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The Yoga Dictionary

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The Sanskrit language is rich in words to communicate ideas about spiritual life, yoga and God realization. This dictionary, appearing by installments in BACK TO GODHEAD, will focus upon the most important of these words (and, occasionally, upon relevant Englisth terms) and explain what they mean.

Atma.The word atma means “self.” The atma is what we really are, as distinct from what we falsely think we are. Generally we think of ourselves in terms of the various labels we’ve pinned on ourselves or had pinned on us—American, English, Christian, Hindu, white, black, liberal, conservative, father, mother, Jones, Smith, or whatever. But these are only temporary tags. Time unpins them and replaces them with new ones. After all, the label, is different from the merchandise.

Therefore, although atma sometimes refers to one’s temporary body, mind, or intelligence, the atma is ultimately the eternal consciousness (the spirit, or soul) that is present within the body of every living being. This atma—higher than the senses, the mind, and even the intelligence—is most mysterious and subtle. The Bhagavad-gita describes it in this way: “For the atma there is neither birth nor death at any time. He does not come to be, has not come to be, and will not come to be. He is unborn, eternal, undying, and primeval. He is not slain when the body is slain. . . .The atma can never be cut to pieces by any weapon, nor burned by fire, moistened by water, nor withered by the wind. This individual atma is unbreakable and insoluble, and can be neither burned nor dried. He is everlasting, all-pervading, unchangeable, immovable, and eternally the same.”

One who realizes this eternal atma within himself—that is, one who recognizes himself to be the eternal consciousness or soul within the body—becomes a perfectly self-realized person. There are innumerable atmas, all in essence the same yet each eternally distinct. And above all these atmas is the Paramatma, or supreme atma—God. God, too, is distinct from all other living beings, and this distinction is eternal. God, the supreme infinite, is the complete spiritual whole, and all other living beings are infinitesimal parts of God. A living being can never “become God” any more than a drop of water can become the entire ocean.

Avatara. An avatara is an incarnation of God who descends to the material world. As the president of a country may enter a prison to oversee its management or bestow clemency on prisoners, the Supreme Lord, from time to time, enters the material world to oversee the workings of the material creation and bestow His mercy on fortunate souls.

The purpose or mission of avataras is explained in a famous passage from Bhagavad-gita in which Lord Krsna says, “Whenever and wherever there is a decline in religious practice and a predominant rise of irreligion—at that time I descend Myself. To deliver the pious and annihilate the miscreants, as well as to reestablish the principles of religion, I Myself appear, millennium after millennium.”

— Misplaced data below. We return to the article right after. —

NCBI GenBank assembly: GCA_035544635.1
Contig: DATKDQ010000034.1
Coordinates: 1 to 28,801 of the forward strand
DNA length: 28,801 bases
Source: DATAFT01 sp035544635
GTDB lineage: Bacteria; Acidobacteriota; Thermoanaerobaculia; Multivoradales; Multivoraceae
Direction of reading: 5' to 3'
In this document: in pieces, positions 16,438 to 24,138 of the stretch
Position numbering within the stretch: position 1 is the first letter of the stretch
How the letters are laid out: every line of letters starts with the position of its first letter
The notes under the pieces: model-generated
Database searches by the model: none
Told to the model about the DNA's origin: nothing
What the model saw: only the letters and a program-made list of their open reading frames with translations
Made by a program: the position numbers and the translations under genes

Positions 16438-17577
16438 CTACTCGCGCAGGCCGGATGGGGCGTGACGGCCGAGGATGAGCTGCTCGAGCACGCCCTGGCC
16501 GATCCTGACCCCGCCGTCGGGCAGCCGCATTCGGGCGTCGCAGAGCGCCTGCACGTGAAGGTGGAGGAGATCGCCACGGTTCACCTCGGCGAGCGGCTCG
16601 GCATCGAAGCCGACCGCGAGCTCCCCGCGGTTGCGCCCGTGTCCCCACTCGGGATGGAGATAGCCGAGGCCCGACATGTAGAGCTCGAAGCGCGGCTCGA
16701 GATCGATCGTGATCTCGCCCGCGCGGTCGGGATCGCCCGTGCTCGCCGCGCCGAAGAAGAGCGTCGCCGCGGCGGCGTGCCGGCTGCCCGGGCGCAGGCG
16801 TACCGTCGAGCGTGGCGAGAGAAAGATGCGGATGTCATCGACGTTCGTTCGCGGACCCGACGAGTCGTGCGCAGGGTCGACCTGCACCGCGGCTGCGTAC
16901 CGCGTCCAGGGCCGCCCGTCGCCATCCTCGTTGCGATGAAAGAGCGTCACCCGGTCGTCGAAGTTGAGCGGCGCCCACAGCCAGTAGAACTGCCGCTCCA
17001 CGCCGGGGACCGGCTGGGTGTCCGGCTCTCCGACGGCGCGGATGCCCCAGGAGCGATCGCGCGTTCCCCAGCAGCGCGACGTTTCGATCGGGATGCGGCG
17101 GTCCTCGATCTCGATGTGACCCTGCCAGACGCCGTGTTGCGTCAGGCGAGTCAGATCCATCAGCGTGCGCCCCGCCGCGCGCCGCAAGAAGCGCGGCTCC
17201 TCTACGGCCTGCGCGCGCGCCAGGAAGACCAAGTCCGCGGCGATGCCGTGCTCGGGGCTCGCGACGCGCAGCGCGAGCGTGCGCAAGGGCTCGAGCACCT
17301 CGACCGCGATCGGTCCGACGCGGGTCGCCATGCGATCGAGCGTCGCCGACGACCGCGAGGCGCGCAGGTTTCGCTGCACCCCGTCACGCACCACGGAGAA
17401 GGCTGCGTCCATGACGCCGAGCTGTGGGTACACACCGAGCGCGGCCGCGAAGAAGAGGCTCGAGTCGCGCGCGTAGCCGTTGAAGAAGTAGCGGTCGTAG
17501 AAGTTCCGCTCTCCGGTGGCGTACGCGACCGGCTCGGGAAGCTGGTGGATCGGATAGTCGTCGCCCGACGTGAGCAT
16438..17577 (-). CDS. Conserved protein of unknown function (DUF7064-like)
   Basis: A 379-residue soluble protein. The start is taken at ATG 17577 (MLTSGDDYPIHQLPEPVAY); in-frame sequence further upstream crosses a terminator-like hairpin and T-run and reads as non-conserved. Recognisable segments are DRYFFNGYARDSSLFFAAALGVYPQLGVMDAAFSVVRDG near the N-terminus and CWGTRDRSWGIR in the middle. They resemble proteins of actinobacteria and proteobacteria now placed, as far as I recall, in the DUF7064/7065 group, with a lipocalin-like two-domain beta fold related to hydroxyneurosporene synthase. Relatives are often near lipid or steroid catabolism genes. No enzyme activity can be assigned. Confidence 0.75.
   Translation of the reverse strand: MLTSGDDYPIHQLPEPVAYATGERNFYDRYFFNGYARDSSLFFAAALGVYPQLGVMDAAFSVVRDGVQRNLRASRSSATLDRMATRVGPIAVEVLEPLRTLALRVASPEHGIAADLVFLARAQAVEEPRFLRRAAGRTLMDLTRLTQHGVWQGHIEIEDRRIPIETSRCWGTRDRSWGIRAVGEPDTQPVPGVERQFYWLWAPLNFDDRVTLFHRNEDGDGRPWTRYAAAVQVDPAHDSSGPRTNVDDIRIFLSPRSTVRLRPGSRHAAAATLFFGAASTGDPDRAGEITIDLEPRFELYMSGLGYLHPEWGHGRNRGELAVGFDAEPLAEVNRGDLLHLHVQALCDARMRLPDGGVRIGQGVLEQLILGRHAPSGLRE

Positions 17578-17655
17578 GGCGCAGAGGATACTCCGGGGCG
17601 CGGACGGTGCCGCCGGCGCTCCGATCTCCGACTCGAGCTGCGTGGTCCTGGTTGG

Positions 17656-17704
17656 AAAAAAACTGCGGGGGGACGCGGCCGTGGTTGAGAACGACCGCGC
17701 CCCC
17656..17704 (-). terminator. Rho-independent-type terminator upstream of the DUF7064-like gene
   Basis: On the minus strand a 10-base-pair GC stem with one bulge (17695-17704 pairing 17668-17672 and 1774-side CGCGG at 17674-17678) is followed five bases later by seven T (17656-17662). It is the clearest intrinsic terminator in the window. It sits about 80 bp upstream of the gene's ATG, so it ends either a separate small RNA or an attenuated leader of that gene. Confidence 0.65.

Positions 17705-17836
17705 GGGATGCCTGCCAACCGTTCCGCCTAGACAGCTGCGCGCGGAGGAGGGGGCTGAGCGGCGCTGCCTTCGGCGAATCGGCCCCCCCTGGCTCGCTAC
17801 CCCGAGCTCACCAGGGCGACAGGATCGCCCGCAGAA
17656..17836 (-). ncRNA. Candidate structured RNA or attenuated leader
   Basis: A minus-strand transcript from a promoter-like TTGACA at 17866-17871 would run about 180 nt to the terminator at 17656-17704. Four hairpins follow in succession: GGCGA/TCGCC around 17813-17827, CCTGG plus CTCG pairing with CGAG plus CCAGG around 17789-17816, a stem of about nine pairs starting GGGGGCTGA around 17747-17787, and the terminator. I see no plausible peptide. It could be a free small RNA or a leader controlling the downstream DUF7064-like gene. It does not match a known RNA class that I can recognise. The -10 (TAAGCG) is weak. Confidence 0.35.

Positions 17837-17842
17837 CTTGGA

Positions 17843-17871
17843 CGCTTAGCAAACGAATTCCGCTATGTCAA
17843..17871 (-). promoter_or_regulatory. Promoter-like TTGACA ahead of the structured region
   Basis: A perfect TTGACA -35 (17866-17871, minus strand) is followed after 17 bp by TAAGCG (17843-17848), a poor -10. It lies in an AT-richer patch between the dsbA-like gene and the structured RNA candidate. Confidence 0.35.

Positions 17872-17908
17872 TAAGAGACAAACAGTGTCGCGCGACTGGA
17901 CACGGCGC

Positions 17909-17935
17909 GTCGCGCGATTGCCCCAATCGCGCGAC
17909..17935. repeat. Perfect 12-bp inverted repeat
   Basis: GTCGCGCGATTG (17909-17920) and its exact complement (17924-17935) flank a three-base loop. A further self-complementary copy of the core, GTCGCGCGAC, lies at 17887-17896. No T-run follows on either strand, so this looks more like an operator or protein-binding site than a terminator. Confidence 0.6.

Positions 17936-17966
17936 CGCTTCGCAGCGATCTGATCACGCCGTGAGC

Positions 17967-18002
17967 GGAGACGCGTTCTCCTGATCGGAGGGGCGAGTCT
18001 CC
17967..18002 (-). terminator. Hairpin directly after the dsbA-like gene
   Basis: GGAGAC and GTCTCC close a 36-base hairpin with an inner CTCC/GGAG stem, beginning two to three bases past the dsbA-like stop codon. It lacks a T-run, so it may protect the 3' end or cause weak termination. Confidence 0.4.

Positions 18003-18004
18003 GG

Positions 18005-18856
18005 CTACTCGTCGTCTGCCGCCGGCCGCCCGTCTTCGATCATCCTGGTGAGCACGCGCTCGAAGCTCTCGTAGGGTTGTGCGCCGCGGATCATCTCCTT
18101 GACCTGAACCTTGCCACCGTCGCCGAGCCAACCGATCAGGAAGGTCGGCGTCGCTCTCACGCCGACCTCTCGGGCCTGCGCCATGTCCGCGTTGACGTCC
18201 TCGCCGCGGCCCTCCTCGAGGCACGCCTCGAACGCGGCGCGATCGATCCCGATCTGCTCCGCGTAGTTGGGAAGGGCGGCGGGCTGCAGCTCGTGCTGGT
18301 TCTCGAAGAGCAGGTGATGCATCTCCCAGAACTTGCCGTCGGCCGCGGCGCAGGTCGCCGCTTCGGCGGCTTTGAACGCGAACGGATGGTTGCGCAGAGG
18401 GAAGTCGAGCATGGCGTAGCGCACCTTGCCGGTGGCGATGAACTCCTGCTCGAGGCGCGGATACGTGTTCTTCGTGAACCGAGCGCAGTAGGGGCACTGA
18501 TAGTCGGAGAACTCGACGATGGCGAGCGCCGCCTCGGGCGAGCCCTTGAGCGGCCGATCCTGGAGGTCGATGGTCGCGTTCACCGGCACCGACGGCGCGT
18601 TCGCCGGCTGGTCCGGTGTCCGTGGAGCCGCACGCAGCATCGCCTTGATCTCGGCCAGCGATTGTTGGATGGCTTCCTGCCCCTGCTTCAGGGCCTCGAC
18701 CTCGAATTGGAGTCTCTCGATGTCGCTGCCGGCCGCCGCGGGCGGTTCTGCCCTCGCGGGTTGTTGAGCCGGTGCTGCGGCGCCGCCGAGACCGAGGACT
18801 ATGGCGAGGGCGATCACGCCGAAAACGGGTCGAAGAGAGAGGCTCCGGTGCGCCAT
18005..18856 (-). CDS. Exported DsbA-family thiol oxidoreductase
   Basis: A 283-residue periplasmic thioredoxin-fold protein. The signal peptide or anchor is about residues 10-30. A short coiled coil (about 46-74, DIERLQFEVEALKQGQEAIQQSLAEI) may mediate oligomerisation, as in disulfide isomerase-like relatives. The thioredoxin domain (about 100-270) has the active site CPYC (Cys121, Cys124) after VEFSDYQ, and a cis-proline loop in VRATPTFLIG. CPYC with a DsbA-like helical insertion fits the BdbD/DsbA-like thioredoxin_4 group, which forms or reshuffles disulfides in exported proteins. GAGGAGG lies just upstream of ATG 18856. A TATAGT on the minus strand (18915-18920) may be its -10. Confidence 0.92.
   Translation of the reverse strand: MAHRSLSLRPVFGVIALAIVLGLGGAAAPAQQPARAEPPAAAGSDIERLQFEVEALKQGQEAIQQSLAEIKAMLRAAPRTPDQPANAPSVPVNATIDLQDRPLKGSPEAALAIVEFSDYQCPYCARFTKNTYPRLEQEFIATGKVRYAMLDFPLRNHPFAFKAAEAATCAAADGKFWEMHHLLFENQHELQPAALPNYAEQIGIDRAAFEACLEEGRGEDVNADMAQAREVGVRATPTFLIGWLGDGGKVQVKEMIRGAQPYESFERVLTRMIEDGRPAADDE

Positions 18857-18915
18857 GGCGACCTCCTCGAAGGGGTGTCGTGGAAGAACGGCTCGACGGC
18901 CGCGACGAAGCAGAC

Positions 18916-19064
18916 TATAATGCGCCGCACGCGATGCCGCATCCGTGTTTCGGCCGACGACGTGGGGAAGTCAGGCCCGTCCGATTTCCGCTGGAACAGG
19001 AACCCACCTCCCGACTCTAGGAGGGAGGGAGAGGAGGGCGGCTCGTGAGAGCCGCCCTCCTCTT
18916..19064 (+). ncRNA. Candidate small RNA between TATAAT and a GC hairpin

Although the Supreme Lord eternally resides in His own abode, beyond the material world. He has the power to appear within the material world. He can do this by His spiritual potency. The Lord is beyond the restrictions of time and space. An ordinary living being can work in only one place at any one time, but the Lord, by His unlimited spiritual capabilities, can appear in many places simultaneously, in an unlimited number of forms, and perform unlimited activities.

An avatara may resemble an ordinary human being, but He performs extraordinary acts. Lord Krsna, for example, lifted a mountain when a mere child, killed demons like Putana and Kamsa, and gave the world the immortal teachings of Bhagavad-gita. An ordinary person is born by the force of nature, according to the laws of karma, but God’s birth as an avatara takes place by His own choice, as a supernatural event, transcendental to nature’s laws. As stated in Bhagavad-gita, one who understands the transcendental birth and activities of the Lord’s avatara becomes free from birth and death and returns to the kingdom of God in the spiritual world.

The genuine avataras of the Lord are all described in revealed scriptures, which give details of the avatara’s physical appearance and His specific activities and purpose. An avatara never invents a new method of self-realization, but upholds the eternal methods set forth in authentic scriptures. One whose teachings contradict those of the scriptures cannot be a genuine avatara.

One should be wary of fraudulent incarnations—cheap self-proclaimed Gods who preach their own concocted philosophies, imitate the Supreme Lord, and swindle the naive. Recent years have seen such frauds in abundance, and people who lack scientific knowledge of God consciousness offer them honor. Scientific knowledge about God and His avataras is at hand in Bhagavad-gita, and one who understands the science of Bhagavad-gita will not be cheated. One should not be gullible. The president may enter a prison to favor the inmates, but it’s useless to seek favors from a prisoner who claims to be president.

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